Omagh families' solidarity plea ahead of 20th anniversary
The father of a man killed in the Omagh bomb has urged solidarity with the families of those who died in the atrocity on the 20th anniversary this summer.
An inter-denominational service is planned to take place at the memorial garden in the Co Tyrone town at 3pm on Sunday, August 12.
A public reflective event will then take place at 2.55pm on Wednesday, August 15, at the bottom of Market Street, to mark the precise moment 20 years on that the atrocity happened.
A bell will be rung 32 times, to reflect the 31 lives lost with an additional ring to remember all those who have lost and continue to lose their lives through such atrocities the whole world over. The bell will stop ringing at precisely 3.10pm to mark the exact moment of the explosion. Local businesses and employees are encouraged to come along, or to have a two-minute silence at that time.
Michael Gallagher said he hoped to bring together the families who were bereaved, as well as the injured and rescue workers from the day.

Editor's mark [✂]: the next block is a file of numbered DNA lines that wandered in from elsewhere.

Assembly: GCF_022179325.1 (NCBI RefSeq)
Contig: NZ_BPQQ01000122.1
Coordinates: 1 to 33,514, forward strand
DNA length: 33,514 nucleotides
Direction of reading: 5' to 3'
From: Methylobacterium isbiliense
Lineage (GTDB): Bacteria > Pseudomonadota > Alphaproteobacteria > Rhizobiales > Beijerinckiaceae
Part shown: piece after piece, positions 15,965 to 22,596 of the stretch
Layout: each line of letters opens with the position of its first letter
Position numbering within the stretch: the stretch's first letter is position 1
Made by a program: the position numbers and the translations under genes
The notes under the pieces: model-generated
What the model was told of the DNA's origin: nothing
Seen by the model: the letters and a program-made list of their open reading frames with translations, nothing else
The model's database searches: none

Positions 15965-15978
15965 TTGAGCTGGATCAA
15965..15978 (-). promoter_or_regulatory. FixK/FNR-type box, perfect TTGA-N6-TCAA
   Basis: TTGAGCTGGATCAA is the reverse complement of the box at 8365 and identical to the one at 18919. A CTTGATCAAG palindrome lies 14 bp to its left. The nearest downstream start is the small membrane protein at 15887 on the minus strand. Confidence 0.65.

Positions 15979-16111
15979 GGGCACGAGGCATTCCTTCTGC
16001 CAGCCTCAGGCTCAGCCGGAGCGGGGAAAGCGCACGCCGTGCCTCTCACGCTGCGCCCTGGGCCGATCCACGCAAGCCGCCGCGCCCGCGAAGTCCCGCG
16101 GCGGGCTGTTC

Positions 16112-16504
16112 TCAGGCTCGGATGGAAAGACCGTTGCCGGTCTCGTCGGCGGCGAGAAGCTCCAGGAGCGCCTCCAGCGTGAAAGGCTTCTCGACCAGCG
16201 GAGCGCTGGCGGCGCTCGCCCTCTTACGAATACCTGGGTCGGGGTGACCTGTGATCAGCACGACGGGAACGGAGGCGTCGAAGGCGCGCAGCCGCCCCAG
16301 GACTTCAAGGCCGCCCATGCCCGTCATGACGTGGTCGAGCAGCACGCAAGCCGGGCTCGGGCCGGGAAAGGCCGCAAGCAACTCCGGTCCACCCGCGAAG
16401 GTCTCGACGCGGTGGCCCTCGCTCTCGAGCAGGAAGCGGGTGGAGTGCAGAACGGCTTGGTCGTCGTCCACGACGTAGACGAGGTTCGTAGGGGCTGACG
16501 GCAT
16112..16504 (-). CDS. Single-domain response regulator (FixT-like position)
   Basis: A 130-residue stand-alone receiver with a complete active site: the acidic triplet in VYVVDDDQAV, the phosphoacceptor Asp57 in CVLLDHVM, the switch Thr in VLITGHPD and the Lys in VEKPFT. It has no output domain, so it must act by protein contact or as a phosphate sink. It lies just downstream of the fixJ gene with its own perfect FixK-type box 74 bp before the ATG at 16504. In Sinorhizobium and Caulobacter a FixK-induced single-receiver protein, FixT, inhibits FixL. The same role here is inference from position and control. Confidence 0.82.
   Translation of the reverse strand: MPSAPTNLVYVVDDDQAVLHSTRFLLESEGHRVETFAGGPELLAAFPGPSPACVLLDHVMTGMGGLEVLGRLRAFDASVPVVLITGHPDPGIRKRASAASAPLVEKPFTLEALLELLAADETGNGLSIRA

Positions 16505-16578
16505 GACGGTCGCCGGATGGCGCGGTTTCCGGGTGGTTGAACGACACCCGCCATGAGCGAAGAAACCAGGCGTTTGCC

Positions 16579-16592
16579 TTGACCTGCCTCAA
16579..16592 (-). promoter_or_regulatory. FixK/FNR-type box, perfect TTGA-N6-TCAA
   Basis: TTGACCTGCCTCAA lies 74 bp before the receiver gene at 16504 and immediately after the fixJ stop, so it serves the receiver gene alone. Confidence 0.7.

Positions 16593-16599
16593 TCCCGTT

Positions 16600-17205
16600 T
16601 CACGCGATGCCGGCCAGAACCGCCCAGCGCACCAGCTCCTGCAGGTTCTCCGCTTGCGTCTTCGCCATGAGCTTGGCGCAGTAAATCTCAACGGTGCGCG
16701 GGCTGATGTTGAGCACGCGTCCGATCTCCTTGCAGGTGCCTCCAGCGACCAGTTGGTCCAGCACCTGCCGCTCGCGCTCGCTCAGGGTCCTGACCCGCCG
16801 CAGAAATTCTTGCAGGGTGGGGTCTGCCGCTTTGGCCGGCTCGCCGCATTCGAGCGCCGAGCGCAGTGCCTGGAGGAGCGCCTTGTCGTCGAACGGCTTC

"Everyone is welcome, the bereaved, the injured, the people who came in to assist on the day, the police, fire brigade, ambulance and the ordinary members of the public, people who supported us during the funeral and those who lay flowers."
He added: "We hope all of those people can manage to be at the service. We are hoping it will be an uplifting service." Mr Gallagher said it felt unbelievable to him that 20 years had passed since the bomb.
"There is a whole block of years I can't even account for, time seems to fly past," he said.
"The sad bit of Omagh is that we have no convictions on either side of the border despite the fact that there was a substantial amount of information known before and after the bomb. That continues to be a source of pain for the families."
Mr Gallagher also revealed that hearings are set to take place at Belfast High Court in July following the judicial review he submitted four years ago after the decision by the then Secretary of State Theresa Villiers not to order a public inquiry into the bombing.